More than 1,000 young professionals and volunteer leaders from the US and Canada will arrive on Sunday for "Tel Aviv 1" - the United Jewish Communities' firstever young leadership convention held in the country.
The convention is created to inspire the next generation of Jewish federation leaders and donors's support of Israel.
The convention will host representatives from 17 communities, as well as more than 300 independent delegates from Jewish communities across North America.
During the five-day program, whose international chair is Matthew Bronfman, Tel Aviv 1 participants will meet experts in politics, industry and academia, as well as some of the country's leading young cultural figures.
The meetings are designed to help the visitors gain insight on how the Israeli media works, the threats posed by Iran and by terrorism, and Israel's strategic options in view of the recent changes in the region.
The young leaders will also visit projects involving the Jewish Agency, the Joint and the national project for Ethiopian immigrants.
For the past 25 years, UJC's young leadership has met in Washington. The convention in Tel Aviv is meant to generate interest among potential future leaders aged 25 to 40, and to increase involvement in Federation activities by bringing young Jews from North America closer to Israel and its problems and achievements.
"The importance of having the convention here is creating a connection between this leadership and the State of Israel and its young leadership," said Ron Lubash, Israel chair of Tel Aviv 1. "The connection between the two largest Jewish communities in the world is important for the future of Israel and for the strength of the Jewish community worldwide," he said.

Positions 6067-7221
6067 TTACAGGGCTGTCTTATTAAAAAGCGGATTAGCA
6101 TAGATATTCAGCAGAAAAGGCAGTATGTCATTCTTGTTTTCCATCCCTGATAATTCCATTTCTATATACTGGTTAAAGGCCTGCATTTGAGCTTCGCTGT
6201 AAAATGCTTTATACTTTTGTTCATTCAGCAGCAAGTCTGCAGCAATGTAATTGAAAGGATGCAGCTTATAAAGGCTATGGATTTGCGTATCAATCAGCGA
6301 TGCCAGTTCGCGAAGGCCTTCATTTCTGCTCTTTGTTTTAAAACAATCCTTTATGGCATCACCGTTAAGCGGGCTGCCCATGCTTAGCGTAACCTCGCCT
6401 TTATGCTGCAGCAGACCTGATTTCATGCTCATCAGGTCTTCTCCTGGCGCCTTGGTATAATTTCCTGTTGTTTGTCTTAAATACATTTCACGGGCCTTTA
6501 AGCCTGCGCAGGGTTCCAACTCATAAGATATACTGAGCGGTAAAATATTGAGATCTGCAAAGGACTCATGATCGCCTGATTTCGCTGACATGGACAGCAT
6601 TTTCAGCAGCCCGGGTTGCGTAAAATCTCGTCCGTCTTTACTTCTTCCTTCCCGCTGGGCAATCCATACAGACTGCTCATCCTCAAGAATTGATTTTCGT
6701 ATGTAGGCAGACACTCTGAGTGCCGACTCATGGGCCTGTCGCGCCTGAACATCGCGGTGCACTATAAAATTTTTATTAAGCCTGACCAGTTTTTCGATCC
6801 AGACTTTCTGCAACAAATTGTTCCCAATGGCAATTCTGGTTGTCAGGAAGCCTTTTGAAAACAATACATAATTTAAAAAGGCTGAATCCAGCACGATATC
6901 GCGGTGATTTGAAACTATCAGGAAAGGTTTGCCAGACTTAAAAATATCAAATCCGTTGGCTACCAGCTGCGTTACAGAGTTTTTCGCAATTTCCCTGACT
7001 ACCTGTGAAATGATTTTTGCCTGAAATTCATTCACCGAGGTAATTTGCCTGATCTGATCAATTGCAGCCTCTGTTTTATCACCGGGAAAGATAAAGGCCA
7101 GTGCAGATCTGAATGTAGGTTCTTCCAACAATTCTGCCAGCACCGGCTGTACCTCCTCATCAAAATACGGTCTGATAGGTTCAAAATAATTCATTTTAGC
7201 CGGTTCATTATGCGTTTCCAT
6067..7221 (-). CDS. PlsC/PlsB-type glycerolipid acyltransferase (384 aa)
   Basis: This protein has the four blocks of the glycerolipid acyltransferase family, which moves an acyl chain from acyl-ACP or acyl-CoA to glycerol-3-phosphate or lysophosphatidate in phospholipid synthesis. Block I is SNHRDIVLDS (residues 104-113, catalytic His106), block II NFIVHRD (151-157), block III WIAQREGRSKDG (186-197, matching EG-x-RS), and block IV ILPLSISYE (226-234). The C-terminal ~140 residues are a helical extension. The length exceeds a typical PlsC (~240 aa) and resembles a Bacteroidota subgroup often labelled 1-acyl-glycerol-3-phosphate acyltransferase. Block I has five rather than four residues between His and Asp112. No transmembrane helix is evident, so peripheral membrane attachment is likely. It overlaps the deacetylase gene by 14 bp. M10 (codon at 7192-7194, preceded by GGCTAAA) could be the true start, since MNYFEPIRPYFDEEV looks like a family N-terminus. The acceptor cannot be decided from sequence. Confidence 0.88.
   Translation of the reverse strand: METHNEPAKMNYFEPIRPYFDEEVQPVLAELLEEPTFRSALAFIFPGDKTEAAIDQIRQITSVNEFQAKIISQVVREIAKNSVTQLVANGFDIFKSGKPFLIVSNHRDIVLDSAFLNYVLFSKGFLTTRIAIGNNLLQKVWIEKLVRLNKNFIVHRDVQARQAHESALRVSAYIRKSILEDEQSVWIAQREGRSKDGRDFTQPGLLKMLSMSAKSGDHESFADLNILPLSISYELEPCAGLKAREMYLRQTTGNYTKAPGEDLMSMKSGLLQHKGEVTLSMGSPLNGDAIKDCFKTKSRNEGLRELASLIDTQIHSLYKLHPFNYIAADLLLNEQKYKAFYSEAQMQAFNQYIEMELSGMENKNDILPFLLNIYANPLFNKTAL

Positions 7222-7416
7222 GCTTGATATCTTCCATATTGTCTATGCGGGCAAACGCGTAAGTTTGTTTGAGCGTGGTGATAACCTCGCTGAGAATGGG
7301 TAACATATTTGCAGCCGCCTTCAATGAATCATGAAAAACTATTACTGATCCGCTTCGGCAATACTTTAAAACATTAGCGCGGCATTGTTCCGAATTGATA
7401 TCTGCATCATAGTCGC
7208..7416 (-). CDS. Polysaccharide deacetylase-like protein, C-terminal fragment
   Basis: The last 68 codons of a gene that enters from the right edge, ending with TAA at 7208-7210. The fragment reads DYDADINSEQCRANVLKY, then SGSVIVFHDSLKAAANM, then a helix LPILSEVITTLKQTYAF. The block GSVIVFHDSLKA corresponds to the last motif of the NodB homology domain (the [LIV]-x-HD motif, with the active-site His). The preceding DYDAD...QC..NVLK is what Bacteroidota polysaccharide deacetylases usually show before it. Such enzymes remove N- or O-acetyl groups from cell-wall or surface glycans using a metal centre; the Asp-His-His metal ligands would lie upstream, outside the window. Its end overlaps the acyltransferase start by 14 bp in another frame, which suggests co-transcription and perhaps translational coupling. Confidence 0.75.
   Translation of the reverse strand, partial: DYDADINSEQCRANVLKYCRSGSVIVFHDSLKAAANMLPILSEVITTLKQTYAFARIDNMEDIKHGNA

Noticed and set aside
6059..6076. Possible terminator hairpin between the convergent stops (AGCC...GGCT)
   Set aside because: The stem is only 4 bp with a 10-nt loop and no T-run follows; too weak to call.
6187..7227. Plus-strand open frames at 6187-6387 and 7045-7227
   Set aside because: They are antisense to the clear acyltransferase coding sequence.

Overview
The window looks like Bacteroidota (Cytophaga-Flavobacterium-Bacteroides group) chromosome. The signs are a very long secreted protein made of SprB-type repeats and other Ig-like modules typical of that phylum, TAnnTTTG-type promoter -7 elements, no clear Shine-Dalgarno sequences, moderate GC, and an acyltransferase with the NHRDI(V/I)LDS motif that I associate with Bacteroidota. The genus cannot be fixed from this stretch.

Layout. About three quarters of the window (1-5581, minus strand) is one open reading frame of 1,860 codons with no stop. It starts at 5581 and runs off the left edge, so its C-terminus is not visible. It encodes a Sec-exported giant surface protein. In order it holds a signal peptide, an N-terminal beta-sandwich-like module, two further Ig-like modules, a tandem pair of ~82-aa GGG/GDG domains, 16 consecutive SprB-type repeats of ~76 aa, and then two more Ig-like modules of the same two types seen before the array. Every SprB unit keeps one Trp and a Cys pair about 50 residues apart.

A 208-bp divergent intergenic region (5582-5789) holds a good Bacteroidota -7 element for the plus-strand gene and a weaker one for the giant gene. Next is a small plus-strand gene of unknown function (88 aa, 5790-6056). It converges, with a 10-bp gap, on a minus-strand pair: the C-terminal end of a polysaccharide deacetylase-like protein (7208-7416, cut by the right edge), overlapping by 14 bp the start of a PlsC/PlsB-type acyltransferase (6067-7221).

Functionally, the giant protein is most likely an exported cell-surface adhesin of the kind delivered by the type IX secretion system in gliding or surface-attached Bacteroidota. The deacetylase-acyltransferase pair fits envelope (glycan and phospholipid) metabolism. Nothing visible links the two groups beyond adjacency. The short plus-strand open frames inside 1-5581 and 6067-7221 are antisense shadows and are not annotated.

"This is a wonderful opportunity for Israelis and Americans to meet and carry out a dialogue," said Nachman Shai, director-general of UJC in Israel."
"Tel Aviv 1 is an opportunity for different UJC communities to meet one another and to create an experience of solidarity, and for communities to have contact with their partners hips here," said Andy Katz, UJC mission manager in Israel.
A number of delegations, including those from Pittsburgh and Boston, will spend time with their Israeli partners prior to the conference, while others will do so after the convention ends.
Several dozen community leaders from Pittsburgh, for example, will spend two days with their partners in the Galilee, in Karmiel and in the Misgav region, visiting communities in the area, and embarking on a series of joint philanthropic, educational and cultural activities.
"Some of the people will be coming to Israel for the first time," Katz said. "They will be caught up in a whirlwind of activities and experiences that will be so completely different from their lives back home - yet which they can later take home. It then becomes the job of individual communities to keep up the level of excitement and generate activism and donations," he said.
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